Card-cloning becomes headache for Delhi Police, cops receive 12 calls/day
Delhi Police is a worried lot. Cases pertaining to ATM frauds are rising alarmingly: cops end up receiving a whopping 10-12 calls complaining about card cloning every day. Low costs of the scamming devices, people falling prey to fake calls, ATMs installed in shady areas and the possible role of guards manning the kiosks have made such cons easier than ever, said cops.
Fraudsters nowadays also manage to empty an account in minutes, cops said. Last month, a 72-year-old East Delhi woman lost Rs. 2.3L in 12-minutes flat. She had received 18 text messages. All the ATMs from where money was withdrawn were outside the city. Even ministry officials aren't spared: in April, an assistant secretary of the Home Ministry was robbed of Rs. 3,15,000.
Similar incidents were reported from Hauz Khas, Lodhi Colony, Khan Market and Nehru Place recently. The ready availability of skimmer devices online, which are used to clone cards, is the primary factor, believes Delhi Police Spokesperson Madhur Verma. "Card skimming is the most elementary form of identity theft, typically involving an electronic machine that can replicate data onto fake cards," said cyber expert Rakesh.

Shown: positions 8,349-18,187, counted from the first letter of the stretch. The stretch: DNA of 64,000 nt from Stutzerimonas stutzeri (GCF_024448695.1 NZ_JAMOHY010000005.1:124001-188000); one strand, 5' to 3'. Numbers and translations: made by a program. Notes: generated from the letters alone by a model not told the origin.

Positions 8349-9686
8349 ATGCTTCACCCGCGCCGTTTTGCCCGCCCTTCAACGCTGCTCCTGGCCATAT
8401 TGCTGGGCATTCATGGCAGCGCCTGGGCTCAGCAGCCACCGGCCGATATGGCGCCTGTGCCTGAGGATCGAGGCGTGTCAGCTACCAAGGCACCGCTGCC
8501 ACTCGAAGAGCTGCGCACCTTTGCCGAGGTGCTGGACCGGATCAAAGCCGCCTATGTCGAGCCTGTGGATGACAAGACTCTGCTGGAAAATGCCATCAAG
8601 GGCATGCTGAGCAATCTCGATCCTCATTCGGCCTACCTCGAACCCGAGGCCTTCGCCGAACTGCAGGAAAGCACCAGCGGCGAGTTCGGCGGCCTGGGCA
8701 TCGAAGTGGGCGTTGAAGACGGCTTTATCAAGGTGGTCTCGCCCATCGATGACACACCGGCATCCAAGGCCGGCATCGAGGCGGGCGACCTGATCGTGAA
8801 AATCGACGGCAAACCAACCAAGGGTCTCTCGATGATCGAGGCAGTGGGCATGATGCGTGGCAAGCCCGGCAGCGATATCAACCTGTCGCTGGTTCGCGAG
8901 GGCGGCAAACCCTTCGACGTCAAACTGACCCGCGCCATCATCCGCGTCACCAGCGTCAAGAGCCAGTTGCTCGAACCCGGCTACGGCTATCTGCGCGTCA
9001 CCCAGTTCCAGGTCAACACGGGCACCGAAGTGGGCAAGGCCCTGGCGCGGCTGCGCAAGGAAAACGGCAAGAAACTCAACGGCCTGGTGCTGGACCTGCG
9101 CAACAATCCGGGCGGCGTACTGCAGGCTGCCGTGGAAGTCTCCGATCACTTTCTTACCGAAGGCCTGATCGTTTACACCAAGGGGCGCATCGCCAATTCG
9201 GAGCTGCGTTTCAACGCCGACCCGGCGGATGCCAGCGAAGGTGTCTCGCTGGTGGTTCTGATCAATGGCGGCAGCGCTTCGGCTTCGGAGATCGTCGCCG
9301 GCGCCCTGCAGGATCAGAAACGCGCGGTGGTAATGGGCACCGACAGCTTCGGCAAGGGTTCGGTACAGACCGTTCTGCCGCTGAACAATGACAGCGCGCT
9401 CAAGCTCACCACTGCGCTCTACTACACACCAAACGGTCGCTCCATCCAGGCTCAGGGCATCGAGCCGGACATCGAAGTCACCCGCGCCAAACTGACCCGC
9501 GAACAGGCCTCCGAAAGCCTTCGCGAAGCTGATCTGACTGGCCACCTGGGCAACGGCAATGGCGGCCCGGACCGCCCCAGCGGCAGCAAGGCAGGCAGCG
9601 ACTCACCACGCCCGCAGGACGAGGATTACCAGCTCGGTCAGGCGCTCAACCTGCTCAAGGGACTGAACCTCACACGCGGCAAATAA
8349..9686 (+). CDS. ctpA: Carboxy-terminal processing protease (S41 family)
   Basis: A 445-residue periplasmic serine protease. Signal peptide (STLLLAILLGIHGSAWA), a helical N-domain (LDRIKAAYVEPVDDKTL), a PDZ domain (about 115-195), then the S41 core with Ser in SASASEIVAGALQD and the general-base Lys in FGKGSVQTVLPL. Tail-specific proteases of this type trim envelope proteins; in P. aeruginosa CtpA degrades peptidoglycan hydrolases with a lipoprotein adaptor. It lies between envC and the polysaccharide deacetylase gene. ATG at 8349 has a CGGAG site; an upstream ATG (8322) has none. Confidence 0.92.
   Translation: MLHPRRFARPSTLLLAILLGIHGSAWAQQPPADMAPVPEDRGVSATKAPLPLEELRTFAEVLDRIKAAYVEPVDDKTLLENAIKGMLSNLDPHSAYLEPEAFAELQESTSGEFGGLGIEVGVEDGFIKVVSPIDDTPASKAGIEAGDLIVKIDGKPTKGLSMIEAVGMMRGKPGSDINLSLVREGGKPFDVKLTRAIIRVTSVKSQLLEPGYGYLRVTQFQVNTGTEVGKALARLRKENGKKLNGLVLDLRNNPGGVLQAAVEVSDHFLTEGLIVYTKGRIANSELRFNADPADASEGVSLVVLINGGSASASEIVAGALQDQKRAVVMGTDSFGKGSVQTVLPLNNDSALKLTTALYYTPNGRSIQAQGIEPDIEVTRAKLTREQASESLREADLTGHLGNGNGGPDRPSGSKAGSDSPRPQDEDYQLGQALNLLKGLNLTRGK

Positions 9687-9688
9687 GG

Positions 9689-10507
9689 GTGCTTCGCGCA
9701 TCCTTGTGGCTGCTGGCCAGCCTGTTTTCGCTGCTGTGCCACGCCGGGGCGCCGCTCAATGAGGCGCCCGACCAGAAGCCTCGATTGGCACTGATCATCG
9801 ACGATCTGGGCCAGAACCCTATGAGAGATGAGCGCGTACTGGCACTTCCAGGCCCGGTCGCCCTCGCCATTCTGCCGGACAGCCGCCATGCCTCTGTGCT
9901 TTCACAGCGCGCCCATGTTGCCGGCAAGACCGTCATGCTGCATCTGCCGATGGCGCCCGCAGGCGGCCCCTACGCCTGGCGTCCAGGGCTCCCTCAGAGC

People should be careful before sharing their account and card details, Verma noted. Bank officials never ask for PIN or OTP from customers. So if a person receives a call asking for these details, he/she should decline the call. Most frauds take place in ATMs installed in dark-lit and shady places, so it's wise to avail ATMs that are attached to banks.
Verma said banks often refund the money if it's proved that the person who has been robbed has lost money without sharing any account detail. A similar case happened in Mumbai recently, when a woman lost Rs. 40,700 despite not sharing her PIN or OTP. She was refunded. It was a case of card-cloning through 'shimmers,' an advanced device than the often-used skimmers.